Hong Kong Lepidopterists' Society Events & Activities

Brief report on the trip to Guiuan, the southern tip of the
Homonhon Island of Samar, Philippines - 20th to 23rd April, 1999

By James Young

Orsotriaena medus Acrophtalmia leto

            I had been to the Samar Island of the Philippines a few times some 15 years ago. After a talk over coffee with Gable Wang, we decided to take a trip to the Philippines. We felt that it would be a good time for us especially with the Hong Kong Lepidopterists’ Society newly incorporated, to meet some of our fellow butterfly and moth enthusiasts in the Philippines. At the same time, we could search out for new butterfly watching places as we hoped to organize future butterfly watching trips to include the South Asian Islands as well as the rest of the Guangdong Province.

            After arriving in Manila on the 18th April, we met our friend Ms. Lydia Robledo and her husband Burt of the Butterfly Gardening Society of the Philippines. We talked for a few hours and we promised to assist if we could to preserve and conserve the Philippines heritage of butterflies and moths.

            We spent the next whole day in travelling to Talcoban, Leyte and leaving Talcoban at midnight to catch the ferryboat to Guiuan, Samar. We arrived at Guiuan in the early morning on the 20th April and were greeted by my friends at the pier.

Ypthima sempera Junonia hedonia

            Guiuan had changed a lot since my last lonely venture to this part of the world. There was no electricity for the general public and the place could not be reached by telephone. Now Guiuan had all modern facilities and there was a nice comfortable hotel called Tanguay Lodge next to the pier.

            After a good shower and breakfast, we wandered off to the village nearby. In fact, once we left the front gate of the hotel, we saw the famous Troides magellanus flying over the treetops opposite our hotel. Gable was astonished, as it was the first time for him to see the Magellan’s butterfly. However, the weather was changing and it began to drizzle shortly. All butterflies seemed to hide from us with only Jamides suidas and Junonia hedonia still hovering their host plants on the sides of the mud path. We went to take shelter at my friend’s fish station nearby and fished for a few hours before we wandered back to our hotel. We planned to go to the Homonhon Island the next day.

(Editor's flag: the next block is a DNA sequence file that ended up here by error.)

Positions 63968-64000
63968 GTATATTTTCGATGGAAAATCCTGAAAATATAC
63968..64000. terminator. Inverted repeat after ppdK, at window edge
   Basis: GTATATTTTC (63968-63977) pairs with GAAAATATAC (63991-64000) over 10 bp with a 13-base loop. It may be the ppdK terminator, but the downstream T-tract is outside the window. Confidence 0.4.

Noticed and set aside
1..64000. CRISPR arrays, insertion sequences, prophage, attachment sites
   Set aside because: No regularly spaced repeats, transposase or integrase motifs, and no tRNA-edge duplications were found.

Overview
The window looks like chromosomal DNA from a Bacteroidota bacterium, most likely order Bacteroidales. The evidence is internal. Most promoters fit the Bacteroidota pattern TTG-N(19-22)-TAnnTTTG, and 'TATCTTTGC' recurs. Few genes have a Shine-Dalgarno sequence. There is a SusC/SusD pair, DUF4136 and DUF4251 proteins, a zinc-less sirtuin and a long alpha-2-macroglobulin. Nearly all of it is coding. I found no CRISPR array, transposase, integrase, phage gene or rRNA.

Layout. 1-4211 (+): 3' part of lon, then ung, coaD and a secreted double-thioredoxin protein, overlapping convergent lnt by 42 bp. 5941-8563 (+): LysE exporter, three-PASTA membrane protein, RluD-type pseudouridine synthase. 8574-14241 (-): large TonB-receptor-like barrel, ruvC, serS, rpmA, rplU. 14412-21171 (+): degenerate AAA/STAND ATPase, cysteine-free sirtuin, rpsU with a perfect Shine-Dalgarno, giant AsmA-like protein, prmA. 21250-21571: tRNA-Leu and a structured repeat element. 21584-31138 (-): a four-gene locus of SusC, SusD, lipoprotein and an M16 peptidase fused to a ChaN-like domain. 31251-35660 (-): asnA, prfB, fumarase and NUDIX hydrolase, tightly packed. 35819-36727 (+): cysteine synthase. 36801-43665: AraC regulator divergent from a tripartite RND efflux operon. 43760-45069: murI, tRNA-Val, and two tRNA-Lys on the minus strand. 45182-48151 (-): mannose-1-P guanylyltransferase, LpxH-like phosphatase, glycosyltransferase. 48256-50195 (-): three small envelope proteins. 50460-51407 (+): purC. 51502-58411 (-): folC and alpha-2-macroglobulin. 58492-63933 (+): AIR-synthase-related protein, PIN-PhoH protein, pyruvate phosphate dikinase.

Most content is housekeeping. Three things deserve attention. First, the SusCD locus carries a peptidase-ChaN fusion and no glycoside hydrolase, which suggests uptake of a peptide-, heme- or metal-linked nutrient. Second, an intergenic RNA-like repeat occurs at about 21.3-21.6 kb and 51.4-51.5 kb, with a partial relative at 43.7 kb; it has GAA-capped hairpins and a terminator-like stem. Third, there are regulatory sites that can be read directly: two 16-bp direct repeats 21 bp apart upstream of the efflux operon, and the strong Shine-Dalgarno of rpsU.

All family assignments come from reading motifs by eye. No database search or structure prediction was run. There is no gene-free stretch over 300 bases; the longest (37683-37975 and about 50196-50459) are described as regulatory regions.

Homonhon Island

            Homonhon Island was quite a large island. I guessed it was larger than the Lantau Island in Hong Kong. Homonhon was the place where the Spanish adventurer, Ferdinand Magellan first landed in the Philippines. The Island was supposed to be covered with rainforest and Magellan obtained his fresh water for the rest of his journey from a waterfall in this Island.

            Pitifully, the trees were all cut and only coconut trees were seen in the vicinity on our arrival. There was only a small village at the pier. We were told that the local people were mostly fishermen. Some however still lived on the income from tree cuttings. After asking for permission from the local official to wander around the Island, we immediately headed for the waterfall, which butterflies supposed to favour. There were very few butterflies flying along our path. All butterflies appeared to be very fresh and newly emerged from their pupae. Homonhon Island We felt that we came in the wrong season. If we had come two weeks later, there would be a lot of butterflies flying around. Suddenly, I saw a small creeping vine of Aristolochiae that most Troides feed besides the path. Without any hesitation, I called out loud to Gable and told him that I found the host plant for the Troides of Magellan. On further searching, five Troides eggs were found together some Pachilopta eggs. The Troides egg was about 2.8mm in diameter and brightly orange in colour. We were overjoyed and promised to pass the information to Lydia for her Society if they do not have the details of the life history of this magnificent butterfly. After our discovery, we went further to arrive at the waterfall. It was a very small waterfall. In fact, it was very tiny and we were surprised not to find any butterflies flying around the waterfall at all.

Anosia melanippus (?) Anosia melanippus (?) 

            The clouds were gathering fast and rain started to pour. We returned to our boat and headed back to Guiuan. The next day was even worst and we had rain the whole day. We decided to return one day ahead of our schedule to Manila to meet my friends from my school days. We promised to return.

Jamides suidas Idea lucecone (?)